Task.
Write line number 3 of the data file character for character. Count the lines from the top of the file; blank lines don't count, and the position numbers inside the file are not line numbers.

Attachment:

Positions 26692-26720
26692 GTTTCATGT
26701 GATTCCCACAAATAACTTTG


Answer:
26701 GATTCCCACAAATAACTTTG